Motherhood, whenever a man works to promote a content-free image of himself as being giving and self-sacrificing and gentle and non-threatening, my hackles go up. It’s just another way of treating women like gullible children to be enticed into their games. As if we run our entire lives wandering around blindly waiting for men to tell us what they are, and what to do. As if we don’t notice what they actually do, as if we are all living in some horrible fairy tale where the girls are all asleep, and the live women all heartless and evil.

    • “A true woman is defined by her spiritual femininity, her ladylike characteristics, and feminine thoughts, not her private parts.”

      This quote is indistinguishable from the primary source material historians use when writing about the Cult of Domesticity.

    • hearthrising Says:

      This is “Fishy” Roberts? The one who equates women with the smell of their private parts?

    • Ave Says:

      “A true woman is defined by her spiritual femininity, her ladylike characteristics, and feminine thoughts, not her private parts.”
      did they actually say that or is that a joke?

      • Here is the link to the post with the quote: “A true woman is defined by her spiritual femininity, her ladylike characteristics, and feminine thoughts, not her private parts.”


      • Motherhood Says:

        Oh god I went to his FB page–Rebbeca De’vignes. He sends himself love note posts–how hot he he is. but he isn’t just hot and loveable he has a mind too. He posts his political thoughts. Here’s a nugget I culled: “The original citizens of America was the American indian, then came the immigrants.
        Horrible circumstances took over afterwards for control of the American continent. ”
        Okay well then we have some big thinkers out there–articulate, insightful with a historical perpective.

  9. Adrian Says:

    I commented on the original post but I’ll say here what I said there:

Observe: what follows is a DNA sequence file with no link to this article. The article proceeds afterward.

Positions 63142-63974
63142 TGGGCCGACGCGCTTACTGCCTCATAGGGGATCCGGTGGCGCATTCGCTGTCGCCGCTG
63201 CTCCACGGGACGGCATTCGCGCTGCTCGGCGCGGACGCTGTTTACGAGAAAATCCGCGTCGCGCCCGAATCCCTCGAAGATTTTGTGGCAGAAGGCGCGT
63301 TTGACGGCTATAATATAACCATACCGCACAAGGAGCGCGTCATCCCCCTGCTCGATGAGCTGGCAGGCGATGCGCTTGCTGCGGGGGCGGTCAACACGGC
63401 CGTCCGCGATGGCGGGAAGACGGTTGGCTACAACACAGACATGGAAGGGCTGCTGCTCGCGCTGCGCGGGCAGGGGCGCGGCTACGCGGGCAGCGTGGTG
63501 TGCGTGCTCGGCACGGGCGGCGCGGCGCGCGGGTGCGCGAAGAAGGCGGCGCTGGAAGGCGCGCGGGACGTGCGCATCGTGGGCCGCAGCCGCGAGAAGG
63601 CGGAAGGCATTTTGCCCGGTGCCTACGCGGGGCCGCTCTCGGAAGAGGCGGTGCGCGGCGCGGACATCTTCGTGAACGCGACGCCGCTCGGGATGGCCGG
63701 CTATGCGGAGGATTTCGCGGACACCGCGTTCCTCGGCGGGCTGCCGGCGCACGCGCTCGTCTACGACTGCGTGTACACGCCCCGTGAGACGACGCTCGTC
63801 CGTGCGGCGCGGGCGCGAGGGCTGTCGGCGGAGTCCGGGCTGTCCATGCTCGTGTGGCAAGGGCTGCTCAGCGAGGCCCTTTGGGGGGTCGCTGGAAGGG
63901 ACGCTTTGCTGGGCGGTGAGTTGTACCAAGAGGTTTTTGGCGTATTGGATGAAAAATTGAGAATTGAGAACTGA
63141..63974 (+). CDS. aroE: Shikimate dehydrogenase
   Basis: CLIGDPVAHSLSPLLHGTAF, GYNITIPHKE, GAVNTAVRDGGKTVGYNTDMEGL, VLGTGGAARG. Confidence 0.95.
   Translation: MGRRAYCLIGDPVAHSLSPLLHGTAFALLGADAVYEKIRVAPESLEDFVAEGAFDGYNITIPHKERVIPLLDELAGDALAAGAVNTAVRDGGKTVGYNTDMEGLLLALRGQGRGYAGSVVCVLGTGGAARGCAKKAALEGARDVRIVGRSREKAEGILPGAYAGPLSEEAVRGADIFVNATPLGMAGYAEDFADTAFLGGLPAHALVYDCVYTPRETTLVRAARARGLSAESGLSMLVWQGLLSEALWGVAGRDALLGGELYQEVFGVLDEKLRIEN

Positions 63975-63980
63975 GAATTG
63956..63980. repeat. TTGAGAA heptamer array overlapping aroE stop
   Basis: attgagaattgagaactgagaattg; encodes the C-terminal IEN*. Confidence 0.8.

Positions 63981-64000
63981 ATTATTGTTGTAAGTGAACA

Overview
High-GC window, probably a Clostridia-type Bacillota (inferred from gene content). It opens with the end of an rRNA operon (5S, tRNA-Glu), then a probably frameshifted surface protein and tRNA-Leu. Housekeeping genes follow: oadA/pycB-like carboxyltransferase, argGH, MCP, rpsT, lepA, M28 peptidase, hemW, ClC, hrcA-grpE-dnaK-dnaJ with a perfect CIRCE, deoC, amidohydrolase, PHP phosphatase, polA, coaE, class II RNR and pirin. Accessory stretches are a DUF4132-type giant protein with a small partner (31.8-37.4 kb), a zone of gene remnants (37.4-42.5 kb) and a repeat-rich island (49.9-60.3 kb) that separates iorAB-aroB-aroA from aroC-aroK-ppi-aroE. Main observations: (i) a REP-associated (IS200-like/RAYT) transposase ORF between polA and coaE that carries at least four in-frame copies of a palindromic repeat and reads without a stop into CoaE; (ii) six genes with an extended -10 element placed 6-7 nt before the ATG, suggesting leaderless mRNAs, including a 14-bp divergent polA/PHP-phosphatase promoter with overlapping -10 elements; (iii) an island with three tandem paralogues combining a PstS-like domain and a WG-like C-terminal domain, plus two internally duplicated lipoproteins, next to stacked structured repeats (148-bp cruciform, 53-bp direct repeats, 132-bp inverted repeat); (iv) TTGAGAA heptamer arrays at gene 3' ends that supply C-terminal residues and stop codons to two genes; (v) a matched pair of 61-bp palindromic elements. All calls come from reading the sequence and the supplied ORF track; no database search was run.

“Wow. I cannot “like” this essay enough. I started copying out some choice bits for reference later but I realized I just need to bookmark the entire thing and keep it handy, because it basically says exactly my thoughts but in a well-written and coherent manner that is beyond my personal abilities.

    Thank you [Elizabeth Hungerford] for writing it.

    I now know that I should (and will!) refer to myself as a “gender critical feminist.”

    Again, thank you.”

    Lately I found myself on some sites where it’s forbidden (apparently) to question current “born in the wrong body” innate-gender-essentialist theories of transgender, even as the site itself happily makes (deserved) criticism of people claiming to be “transethnic.” When the discussion becomes clearly awkward because the elephant in the room is that the same (correct!) arguments for why “transethnic” makes no sense can also be applied to “transgender,” the room goes silent until someone says “but of course transgender is real, that’s why those ‘transethnic’ people are so damaging, they hurt our true cause” and everyone just nods solemnly and moves on. …except for me lately, even if only putting out the timidest of feelers in resistance to that, and so then I’m a “TERF,” and while I was happy to say “I’m probably closest to a radical feminist” (not to say I deserve to use the label or not) I usually would just say “I don’t believe in innate gender” and thus would start whatever shitstorm.

    So yes. “Gender critical feminist.” I’m liking it. A lot.

    Bottom line is as always for me, you have a body, with whatever bits, you have a personality, they’re a valid combination as they are, they exist, you’re YOU, it’s okay.

    • mieprowan Says:

      A friend of mine makes a nice analogy about this. She lives on a Spanish land grant in central New Mexico. She pretty much loves it there, loves the people, the country, the agrarian life.

      But, as an Anglo, she can’t be trans-Spanish, no matter how much she would like to be, no matter how much smoother it would make her life in some ways, how it would increase her options. Because these folks have a long history and shared cultural experience that she can’t just invite herself into. She will always, to that extent, be an outsider.